Brief update before this unrelated post: revised, and revised again, the outline for the proposed book on Catholic education, and began to revise and expand the bibliography. There are maybe 20 core books, and 2-3 times that in more peripheral stuff. Yikes – what have I gotten into? Both the outline and the bibliography will become permanent pages on this blog, to be updated and revised as I progress. But let’s talk about movies as propaganda first:
Maybe my overactive imagination is getting off leash again. Maybe not.
A few years back, I made a few comments on the movie Lincoln here and here. At the time, while bending over backwards to give the man Lincoln every benefit of the doubt in a horrible and horribly complex situation, I complained:
Certainly, Lincoln was in a tough spot no matter which way we slice it. And, since we all seem to agree with his gut feelings about what is right, we tend to overlook how dubious his logic is in many places. The important thing, we say, is Justice: slavery was such an overwhelming injustice screaming out to Heaven that Lincoln – or any man – is justified in whatever he may do to end it. As the speech above suggests, Lincoln would ‘catch at the opportunity’ even if the mechanism by which he justifies his actions are questionable.
In the hands of a man of deep morals and honor such as Lincoln, perhaps we can hope the powers seized will be used only for good, or at least only toward some ultimate good like ending slavery. But the same concepts, having shed the rhetorical splendor Lincoln vested them in, lurk in the claim: “We can’t wait for Congress to do its job, so where they won’t act, I will.” This is the anthem of the rule of men, not law.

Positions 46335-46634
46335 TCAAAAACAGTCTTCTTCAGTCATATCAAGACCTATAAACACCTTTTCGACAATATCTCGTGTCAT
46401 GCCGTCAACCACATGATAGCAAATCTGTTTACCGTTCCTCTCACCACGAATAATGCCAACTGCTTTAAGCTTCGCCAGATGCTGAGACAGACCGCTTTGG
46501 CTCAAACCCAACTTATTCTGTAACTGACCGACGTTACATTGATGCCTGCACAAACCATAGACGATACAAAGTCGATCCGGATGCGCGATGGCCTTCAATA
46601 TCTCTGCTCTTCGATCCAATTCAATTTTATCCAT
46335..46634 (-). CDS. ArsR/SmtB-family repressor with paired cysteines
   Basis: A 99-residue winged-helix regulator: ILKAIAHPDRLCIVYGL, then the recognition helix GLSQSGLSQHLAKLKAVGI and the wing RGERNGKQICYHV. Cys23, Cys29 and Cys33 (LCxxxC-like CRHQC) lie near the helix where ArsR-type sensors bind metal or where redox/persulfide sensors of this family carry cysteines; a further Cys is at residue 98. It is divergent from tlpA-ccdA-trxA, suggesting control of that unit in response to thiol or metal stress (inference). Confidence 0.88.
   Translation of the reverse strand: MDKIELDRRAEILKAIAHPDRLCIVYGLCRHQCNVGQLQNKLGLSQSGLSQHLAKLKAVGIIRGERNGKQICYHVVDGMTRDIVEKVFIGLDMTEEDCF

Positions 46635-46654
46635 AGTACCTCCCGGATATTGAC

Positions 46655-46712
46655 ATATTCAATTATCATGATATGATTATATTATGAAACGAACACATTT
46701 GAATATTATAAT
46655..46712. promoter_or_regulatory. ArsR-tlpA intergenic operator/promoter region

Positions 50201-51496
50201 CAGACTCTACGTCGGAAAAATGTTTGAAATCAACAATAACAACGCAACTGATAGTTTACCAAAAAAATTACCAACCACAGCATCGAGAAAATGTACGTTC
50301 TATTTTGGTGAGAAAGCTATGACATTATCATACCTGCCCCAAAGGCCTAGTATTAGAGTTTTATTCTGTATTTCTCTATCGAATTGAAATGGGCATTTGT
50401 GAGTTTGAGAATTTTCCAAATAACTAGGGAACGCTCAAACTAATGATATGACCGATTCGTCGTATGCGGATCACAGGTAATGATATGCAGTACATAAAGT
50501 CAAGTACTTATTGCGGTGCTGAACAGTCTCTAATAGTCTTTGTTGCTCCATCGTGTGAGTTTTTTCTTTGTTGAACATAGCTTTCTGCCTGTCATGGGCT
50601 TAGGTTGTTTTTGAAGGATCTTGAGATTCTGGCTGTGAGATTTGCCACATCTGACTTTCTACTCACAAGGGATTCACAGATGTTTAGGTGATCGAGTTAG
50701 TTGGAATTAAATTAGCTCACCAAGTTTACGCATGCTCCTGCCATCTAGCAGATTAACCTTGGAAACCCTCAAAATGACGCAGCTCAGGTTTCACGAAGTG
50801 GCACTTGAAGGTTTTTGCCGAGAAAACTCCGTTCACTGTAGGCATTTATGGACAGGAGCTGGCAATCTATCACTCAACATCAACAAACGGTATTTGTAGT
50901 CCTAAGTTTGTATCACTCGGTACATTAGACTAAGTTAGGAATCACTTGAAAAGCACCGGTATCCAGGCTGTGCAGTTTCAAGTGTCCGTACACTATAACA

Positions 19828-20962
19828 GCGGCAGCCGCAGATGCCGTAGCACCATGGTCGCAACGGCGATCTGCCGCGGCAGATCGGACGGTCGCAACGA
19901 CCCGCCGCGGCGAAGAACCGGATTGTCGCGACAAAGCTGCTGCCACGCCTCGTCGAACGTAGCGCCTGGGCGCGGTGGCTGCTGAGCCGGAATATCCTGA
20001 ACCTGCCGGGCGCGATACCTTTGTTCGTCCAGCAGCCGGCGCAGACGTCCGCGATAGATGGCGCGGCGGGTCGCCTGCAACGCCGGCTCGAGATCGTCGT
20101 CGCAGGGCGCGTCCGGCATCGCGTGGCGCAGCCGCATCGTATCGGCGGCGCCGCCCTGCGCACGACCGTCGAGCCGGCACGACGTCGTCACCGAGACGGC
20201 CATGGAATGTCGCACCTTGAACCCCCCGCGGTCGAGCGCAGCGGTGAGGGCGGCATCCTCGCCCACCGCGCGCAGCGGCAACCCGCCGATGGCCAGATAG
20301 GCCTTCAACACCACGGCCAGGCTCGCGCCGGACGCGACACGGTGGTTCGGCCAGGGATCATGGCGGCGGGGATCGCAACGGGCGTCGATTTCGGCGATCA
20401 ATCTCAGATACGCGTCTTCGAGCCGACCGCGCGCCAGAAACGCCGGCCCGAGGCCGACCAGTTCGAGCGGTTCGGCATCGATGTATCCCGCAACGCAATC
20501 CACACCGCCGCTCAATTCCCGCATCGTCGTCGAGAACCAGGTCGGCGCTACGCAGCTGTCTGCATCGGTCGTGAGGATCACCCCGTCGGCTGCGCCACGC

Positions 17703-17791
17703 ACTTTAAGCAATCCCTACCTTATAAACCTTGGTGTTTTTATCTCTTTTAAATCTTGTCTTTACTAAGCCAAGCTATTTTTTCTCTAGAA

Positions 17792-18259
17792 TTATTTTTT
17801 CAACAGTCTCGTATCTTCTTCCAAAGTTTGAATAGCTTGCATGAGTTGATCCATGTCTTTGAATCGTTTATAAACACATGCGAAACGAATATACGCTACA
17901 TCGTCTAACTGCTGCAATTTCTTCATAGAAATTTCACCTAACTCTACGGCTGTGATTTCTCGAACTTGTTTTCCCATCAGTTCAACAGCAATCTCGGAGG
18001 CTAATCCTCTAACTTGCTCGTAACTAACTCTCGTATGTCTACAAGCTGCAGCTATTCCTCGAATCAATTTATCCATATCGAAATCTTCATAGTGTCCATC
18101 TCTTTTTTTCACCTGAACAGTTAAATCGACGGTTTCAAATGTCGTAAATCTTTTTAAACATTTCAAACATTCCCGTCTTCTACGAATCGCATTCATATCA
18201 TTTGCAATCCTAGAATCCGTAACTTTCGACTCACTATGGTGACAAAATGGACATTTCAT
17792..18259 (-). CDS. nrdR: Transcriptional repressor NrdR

That quote within the quote above is, of course, from Obama, who was sworn in on Lincoln’s personal Bible. (1) This movie came out just as he began his second term, during which, in continuation of the precedent established during his first term, he routinely ruled by executive order. Funny timing, huh?
The entire movie is about the four months leading up to the passage of the 13th Amendment on January 31, 1865. Historians evidently refute much of what is presented as Lincoln’s motivation in the movie, where he is shown as desperate to get the 13th Amendment passed in order to ensure the end of slavery once fighting had ended. The Emancipation Proclamation was just an expedient enacted under the President’s war powers, and could, the movie states, be reversed once the South surrenders. So, Lincoln had to do whatever he had to do to get the Amendment passed, including a bunch of stuff that, if the end did not justify all means, would be considered patently immoral and illegal.
But Lincoln is a secular saint, and it all worked out, right? So no harm no foul. Everybody wants to think the evils to be addressed are just like slavery, obvious and vile, and that the guy who violates law, morals, and all propriety to right them is another Lincoln – like Obama, right? It doesn’t even occur to them that he might be more along the lines of the H-man, or even just a Franco, or a Pinochet handing out free helicopter rides. Unlike Messiah-O, those three guys DID face situations as desperate or worse than what Lincoln faced, and did take action to right the wrongs as they saw them. Yet, we very correctly have our reservations, to say the least, about not just their methods, but – and this is critical – their assessments of the problems and required solutions. But I don’t suppose a movie about a well-intentioned hero trying to do the right thing by making a mockery of law and morals, killing people and blowing stuff up along the way, only to have everything turn out just as his opponents warned him would, leading to a situation much worse than where he started, would sell many tickets.